Why Composting Is Crucial

If you celebrated Thanksgiving, I hope you had a happy one. Ideally you don’t need to get rid of any leftovers. But if you do, I hope you compost them, and take part in what is — I promise — a beautiful, regenerative process. 

Last week I looked at the issue of avoiding food waste in the first place. This week, I’ll dive into why throwing compostable materials into landfills is actually really harmful. (Speaking of diving in, I used to dive into my dad’s leaf compost pile when I was little, so I was clearly obsessed from early on.)


Why should you care?

It’s easy to understand why throwing a glass bottle into a landfill is bad, but many people don’t understand why throwing food into a landfill is harmful. Doesn’t it just compost slowly? No, it doesn’t. 

Organic material needs the right mixture of oxygen, heat and microbes in order to become compost. That magical combination isn’t present in a landfill, so instead the food waste decomposes and produces methane, which is up to 34 times more damaging than carbon dioxide when it comes to global warming. According to the Environmental Defense Fund, 25% of the manmade global warming we're experiencing is caused by methane emissions, and the EPA says landfills are the third largest source of methane in the US.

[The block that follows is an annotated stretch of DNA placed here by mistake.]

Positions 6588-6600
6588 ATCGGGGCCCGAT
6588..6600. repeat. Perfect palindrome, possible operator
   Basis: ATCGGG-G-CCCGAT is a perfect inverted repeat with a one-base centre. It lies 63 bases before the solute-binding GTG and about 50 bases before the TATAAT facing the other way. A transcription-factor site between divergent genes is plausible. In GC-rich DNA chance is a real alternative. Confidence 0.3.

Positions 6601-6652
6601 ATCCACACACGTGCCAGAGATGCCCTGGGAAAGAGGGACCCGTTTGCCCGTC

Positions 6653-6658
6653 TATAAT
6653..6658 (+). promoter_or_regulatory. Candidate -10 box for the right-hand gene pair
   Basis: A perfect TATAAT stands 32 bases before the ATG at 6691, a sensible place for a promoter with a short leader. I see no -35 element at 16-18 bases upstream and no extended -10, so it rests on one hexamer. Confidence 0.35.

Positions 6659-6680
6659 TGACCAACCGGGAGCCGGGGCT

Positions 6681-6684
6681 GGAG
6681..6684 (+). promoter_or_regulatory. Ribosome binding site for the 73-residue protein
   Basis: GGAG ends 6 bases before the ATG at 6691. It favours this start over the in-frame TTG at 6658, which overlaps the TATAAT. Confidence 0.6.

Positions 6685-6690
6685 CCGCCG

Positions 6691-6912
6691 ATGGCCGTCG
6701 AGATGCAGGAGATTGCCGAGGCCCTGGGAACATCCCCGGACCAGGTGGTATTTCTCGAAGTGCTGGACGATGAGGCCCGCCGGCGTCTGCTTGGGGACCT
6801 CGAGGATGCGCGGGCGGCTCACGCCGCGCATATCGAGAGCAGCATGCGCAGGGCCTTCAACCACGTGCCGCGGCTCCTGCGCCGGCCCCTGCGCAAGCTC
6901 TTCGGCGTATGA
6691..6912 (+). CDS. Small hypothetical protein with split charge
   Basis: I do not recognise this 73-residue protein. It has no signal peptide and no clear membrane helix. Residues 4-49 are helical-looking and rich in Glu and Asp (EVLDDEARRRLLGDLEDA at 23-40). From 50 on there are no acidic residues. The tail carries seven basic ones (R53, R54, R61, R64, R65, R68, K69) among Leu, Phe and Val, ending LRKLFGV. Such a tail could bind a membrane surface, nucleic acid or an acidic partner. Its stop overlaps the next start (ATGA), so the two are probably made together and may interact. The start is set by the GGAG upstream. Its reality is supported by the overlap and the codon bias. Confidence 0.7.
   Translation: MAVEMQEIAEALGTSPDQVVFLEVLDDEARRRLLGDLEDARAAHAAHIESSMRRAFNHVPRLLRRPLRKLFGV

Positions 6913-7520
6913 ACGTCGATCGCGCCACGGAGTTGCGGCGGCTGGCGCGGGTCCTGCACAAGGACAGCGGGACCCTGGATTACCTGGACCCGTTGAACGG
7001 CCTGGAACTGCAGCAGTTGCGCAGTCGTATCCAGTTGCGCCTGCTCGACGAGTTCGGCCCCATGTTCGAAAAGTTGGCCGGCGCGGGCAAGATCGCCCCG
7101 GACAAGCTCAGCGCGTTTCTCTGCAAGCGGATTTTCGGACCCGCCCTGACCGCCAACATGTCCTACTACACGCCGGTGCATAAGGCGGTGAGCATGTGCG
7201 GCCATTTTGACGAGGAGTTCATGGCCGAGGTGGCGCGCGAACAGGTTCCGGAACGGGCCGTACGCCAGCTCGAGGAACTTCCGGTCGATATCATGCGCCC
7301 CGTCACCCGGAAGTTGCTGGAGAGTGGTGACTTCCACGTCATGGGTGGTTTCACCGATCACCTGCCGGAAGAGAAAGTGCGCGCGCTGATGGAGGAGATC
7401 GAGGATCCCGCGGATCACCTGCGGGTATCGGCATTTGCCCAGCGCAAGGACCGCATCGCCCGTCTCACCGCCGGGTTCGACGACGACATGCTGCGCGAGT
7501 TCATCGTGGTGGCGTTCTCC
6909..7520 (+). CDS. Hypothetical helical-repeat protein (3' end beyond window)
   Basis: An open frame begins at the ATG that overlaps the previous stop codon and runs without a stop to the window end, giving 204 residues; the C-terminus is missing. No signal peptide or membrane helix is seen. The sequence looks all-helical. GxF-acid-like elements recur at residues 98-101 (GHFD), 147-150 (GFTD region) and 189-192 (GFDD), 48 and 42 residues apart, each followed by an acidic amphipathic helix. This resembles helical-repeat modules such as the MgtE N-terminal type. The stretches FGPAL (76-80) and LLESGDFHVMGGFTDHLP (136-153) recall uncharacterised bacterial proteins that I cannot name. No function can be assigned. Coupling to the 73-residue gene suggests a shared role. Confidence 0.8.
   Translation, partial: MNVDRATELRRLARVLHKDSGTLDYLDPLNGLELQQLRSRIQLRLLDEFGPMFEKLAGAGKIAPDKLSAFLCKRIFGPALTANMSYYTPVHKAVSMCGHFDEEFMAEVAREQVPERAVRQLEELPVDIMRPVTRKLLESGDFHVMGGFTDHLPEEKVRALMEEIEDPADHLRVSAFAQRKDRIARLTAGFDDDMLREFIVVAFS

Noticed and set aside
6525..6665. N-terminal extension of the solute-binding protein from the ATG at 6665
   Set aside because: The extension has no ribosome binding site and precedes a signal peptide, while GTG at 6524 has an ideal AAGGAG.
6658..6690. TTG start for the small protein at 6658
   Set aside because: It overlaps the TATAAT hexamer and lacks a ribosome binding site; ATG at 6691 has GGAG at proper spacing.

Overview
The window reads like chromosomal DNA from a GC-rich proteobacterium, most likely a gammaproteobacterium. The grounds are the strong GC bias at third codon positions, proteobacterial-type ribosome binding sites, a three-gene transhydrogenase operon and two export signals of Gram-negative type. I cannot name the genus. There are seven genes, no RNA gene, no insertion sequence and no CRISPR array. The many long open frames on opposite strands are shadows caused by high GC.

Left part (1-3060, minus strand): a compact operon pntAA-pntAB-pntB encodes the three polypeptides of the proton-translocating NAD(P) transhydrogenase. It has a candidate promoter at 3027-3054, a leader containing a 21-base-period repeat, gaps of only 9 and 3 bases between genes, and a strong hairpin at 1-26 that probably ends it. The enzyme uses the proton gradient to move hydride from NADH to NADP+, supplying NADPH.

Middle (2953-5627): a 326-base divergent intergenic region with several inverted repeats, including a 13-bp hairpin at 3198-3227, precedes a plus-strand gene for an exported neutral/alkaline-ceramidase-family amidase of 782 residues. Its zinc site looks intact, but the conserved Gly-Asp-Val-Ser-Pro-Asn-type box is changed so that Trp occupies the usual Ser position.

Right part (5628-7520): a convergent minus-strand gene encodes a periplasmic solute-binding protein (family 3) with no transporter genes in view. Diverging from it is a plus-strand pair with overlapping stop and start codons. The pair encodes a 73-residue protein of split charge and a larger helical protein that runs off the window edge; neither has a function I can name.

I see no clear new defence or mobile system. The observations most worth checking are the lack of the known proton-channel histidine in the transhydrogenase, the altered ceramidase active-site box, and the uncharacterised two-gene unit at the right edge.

The composting process converts organic material into nutrient-rich fertilizer and captures carbon from the atmosphere, which helps reverse the damage from greenhouse gas emissions. The end result, often called black gold, is a wonderful alternative to chemical fertilizers that helps trees and plants to prosper and sequester more carbon. And all of this is done without emitting the harmful methane. 

Magical, right?


How can change happen?

I get excited about composting because it’s a straightforward way for everyone to have an impact without making a huge sacrifice. You may be wondering, “Can keeping my food waste out of a landfill really make a difference?” 

The answer, like many things involving the climate crisis, is that large-scale change starts with individual action. According to the Composting Council, yard and food waste make up, on average, 25% to 50% of a household’s weekly trash output. So if you reduce your garbage by that amount, you’re reducing the amount of fuel needed to cart away your waste, and the emissions that come from that. Composting will also make you more aware of how much food you’re wasting. And then there are the no-methane benefits.

When I get depressed about whether large-scale change is possible, I think of what has happened in South Korea. In 2005, the government there outlawed sending food to landfills. Residents must now either buy special bags for their food waste to be collected, or pay to deposit it in large metal receptacles outfitted with a scale and an RFID chip reader. A fee is calculated based on weight, and residents pay right there, using a card. 

Since then South Korea has increased the percentage of food waste that is “recycled” from 2% to 95%, and food waste in Seoul has decreased by 47,000 tons in six years, according to city officials